American architect Beau Welling – who renovated the Quinta do Lago (North) course to great critical acclaim in 2014 – has recently been involved in “softening” the Sandy Hills course a little bit. The first hole is now a sensible par five (instead of a murderous long par four opener) with a penal bunker removed from the front of the green. Similar bunker removals have also taken place on holes 4, 9 and 13, allowing ground game approach shots to reach the green.
New fairway bunkers have been installed at holes 1, 5 and 8 whilst, on the back nine, the right doglegged par five 13th has had a new green installed, along with three new bunkers down the left side of the fairway. Completing the renovation, the reshaped home green is now angled at 45 degrees to the line of play, with shaggy mounds installed at the back to shield the 18th green from the car park.
The severity of the green contours on holes 10, 12 and 16 still give some cause for concern so it appears that they’re next in line for some remedial work in the near future. It’s always good to see new golf courses evolve in their early years as owners react to constructive criticism and Sandy Hills is certainly no exception to that process.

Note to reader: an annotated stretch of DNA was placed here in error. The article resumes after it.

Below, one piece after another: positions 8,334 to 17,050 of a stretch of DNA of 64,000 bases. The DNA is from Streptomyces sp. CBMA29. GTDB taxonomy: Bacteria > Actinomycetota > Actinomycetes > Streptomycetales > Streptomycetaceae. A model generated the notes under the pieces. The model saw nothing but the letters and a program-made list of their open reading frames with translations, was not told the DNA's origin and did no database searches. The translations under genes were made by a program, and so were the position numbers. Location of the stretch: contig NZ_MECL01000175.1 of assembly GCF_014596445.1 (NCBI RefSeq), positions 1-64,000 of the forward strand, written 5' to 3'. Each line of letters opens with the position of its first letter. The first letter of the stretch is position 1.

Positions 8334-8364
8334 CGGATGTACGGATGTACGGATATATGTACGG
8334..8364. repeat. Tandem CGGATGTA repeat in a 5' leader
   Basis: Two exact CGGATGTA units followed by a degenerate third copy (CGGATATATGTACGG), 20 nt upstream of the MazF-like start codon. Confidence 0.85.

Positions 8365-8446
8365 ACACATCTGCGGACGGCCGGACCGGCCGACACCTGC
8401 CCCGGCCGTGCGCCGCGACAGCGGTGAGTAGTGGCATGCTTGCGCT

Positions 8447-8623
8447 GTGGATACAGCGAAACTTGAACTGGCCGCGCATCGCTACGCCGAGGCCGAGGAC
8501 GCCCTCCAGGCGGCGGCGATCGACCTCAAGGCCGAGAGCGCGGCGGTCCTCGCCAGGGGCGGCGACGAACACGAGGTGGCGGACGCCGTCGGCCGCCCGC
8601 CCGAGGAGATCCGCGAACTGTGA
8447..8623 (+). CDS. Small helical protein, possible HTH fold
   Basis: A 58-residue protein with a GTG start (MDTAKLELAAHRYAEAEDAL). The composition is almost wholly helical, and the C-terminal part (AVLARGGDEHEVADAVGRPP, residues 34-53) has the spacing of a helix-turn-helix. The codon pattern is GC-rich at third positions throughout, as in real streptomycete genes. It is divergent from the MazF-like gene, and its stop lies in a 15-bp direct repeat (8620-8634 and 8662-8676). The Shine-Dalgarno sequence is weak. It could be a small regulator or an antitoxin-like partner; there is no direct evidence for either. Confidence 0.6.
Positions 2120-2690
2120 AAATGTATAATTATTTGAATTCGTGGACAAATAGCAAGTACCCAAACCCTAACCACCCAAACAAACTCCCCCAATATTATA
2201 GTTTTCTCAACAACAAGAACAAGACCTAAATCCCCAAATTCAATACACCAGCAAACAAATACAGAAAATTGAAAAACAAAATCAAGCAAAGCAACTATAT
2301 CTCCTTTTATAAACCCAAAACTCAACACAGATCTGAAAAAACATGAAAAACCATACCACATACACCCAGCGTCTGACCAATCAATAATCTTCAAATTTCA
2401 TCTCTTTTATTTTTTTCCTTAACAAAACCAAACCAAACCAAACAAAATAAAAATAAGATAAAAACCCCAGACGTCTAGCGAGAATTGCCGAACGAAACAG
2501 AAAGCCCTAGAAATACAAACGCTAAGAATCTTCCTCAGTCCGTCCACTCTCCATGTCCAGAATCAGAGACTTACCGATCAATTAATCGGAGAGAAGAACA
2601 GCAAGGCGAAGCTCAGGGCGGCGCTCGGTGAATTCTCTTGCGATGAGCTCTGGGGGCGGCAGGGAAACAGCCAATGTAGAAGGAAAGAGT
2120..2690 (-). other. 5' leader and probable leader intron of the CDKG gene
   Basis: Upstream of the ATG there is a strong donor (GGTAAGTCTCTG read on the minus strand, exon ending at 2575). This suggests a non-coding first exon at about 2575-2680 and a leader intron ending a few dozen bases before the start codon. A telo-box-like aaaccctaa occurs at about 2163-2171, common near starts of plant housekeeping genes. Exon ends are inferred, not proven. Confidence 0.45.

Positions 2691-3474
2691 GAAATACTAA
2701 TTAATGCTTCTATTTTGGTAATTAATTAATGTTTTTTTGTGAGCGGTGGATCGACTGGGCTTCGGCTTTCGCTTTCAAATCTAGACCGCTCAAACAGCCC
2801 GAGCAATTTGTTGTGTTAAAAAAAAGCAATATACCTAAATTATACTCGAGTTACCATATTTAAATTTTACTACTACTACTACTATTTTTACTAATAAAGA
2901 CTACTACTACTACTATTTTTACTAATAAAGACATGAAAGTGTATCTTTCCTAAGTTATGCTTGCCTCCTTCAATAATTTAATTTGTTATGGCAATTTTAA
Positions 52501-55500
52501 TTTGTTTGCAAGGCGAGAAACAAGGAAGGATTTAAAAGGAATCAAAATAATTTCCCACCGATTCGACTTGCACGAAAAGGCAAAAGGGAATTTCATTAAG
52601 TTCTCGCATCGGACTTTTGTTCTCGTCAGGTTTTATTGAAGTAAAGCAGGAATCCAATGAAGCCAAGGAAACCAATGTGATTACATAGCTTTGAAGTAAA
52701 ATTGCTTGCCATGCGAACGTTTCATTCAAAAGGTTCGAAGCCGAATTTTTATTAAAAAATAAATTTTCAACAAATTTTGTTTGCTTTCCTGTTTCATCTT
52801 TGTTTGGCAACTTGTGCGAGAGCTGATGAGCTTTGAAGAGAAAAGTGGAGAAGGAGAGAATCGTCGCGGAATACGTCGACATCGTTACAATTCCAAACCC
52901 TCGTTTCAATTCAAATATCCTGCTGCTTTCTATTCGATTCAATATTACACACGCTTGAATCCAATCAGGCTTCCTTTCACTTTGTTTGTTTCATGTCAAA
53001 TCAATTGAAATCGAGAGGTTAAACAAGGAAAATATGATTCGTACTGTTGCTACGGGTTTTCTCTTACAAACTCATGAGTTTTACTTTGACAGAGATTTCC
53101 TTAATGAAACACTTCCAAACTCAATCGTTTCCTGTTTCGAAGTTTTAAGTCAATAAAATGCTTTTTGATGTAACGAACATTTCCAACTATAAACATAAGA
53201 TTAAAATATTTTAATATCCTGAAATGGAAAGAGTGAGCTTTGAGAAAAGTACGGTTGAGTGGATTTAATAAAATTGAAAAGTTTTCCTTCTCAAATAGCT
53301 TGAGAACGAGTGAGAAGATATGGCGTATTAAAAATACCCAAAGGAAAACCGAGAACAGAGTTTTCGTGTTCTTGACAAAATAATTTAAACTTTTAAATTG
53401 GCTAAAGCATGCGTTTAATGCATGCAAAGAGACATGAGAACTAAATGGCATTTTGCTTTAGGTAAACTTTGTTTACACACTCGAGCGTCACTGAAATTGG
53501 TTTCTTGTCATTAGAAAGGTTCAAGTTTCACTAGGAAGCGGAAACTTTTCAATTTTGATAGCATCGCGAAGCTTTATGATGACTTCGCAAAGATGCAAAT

When I confirmed my trip I knew St Patrick’s would be 3 or 4 rounds and we had this one and Old Tom scheduled for just one round but my mates decided to rest this afternoon and I had to decide if under strong wind and physical exhaustion it was worth the round and having a buggy helped to take the decision. I played it with our great caddie Berkeley from Canada who has studied in USA and did some seasons here at Rosapenna. A very good golfer and an even better caddie, without his advice this round and finally the 4 we played at SP’s would have been a lot tougher.